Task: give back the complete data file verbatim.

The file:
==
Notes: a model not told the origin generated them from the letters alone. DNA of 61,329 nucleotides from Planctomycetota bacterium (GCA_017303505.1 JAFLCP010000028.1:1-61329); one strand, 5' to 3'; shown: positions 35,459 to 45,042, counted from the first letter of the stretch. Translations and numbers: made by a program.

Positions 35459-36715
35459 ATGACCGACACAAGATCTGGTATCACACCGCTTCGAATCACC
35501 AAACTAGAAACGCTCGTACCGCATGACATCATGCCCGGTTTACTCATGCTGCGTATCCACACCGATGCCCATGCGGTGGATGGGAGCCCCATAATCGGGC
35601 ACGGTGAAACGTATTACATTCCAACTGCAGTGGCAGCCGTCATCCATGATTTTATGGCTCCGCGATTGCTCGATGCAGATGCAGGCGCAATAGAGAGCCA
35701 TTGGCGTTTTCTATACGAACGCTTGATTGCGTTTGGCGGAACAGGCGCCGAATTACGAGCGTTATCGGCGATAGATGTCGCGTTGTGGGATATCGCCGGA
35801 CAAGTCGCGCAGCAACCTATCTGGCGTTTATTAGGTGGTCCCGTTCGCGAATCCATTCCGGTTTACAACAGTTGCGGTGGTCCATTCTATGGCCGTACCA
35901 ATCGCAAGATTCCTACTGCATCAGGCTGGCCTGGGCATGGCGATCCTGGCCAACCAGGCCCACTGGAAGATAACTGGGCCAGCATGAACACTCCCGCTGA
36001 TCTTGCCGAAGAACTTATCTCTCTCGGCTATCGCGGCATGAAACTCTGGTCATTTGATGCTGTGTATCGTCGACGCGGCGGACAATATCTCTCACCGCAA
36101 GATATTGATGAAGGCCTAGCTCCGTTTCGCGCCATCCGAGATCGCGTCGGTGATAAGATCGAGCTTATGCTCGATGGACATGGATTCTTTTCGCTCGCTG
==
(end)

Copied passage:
Notes: a model not told the origin generated them from the letters alone. DNA of 61,329 nucleotides from Planctomycetota bacterium (GCA_017303505.1 JAFLCP010000028.1:1-61329); one strand, 5' to 3'; shown: positions 35,459 to 45,042, counted from the first letter of the stretch. Translations and numbers: made by a program.

Positions 35459-36715
35459 ATGACCGACACAAGATCTGGTATCACACCGCTTCGAATCACC
35501 AAACTAGAAACGCTCGTACCGCATGACATCATGCCCGGTTTACTCATGCTGCGTATCCACACCGATGCCCATGCGGTGGATGGGAGCCCCATAATCGGGC
35601 ACGGTGAAACGTATTACATTCCAACTGCAGTGGCAGCCGTCATCCATGATTTTATGGCTCCGCGATTGCTCGATGCAGATGCAGGCGCAATAGAGAGCCA
35701 TTGGCGTTTTCTATACGAACGCTTGATTGCGTTTGGCGGAACAGGCGCCGAATTACGAGCGTTATCGGCGATAGATGTCGCGTTGTGGGATATCGCCGGA
35801 CAAGTCGCGCAGCAACCTATCTGGCGTTTATTAGGTGGTCCCGTTCGCGAATCCATTCCGGTTTACAACAGTTGCGGTGGTCCATTCTATGGCCGTACCA
35901 ATCGCAAGATTCCTACTGCATCAGGCTGGCCTGGGCATGGCGATCCTGGCCAACCAGGCCCACTGGAAGATAACTGGGCCAGCATGAACACTCCCGCTGA
36001 TCTTGCCGAAGAACTTATCTCTCTCGGCTATCGCGGCATGAAACTCTGGTCATTTGATGCTGTGTATCGTCGACGCGGCGGACAATATCTCTCACCGCAA
36101 GATATTGATGAAGGCCTAGCTCCGTTTCGCGCCATCCGAGATCGCGTCGGTGATAAGATCGAGCTTATGCTCGATGGACATGGATTCTTTTCGCTCGCTG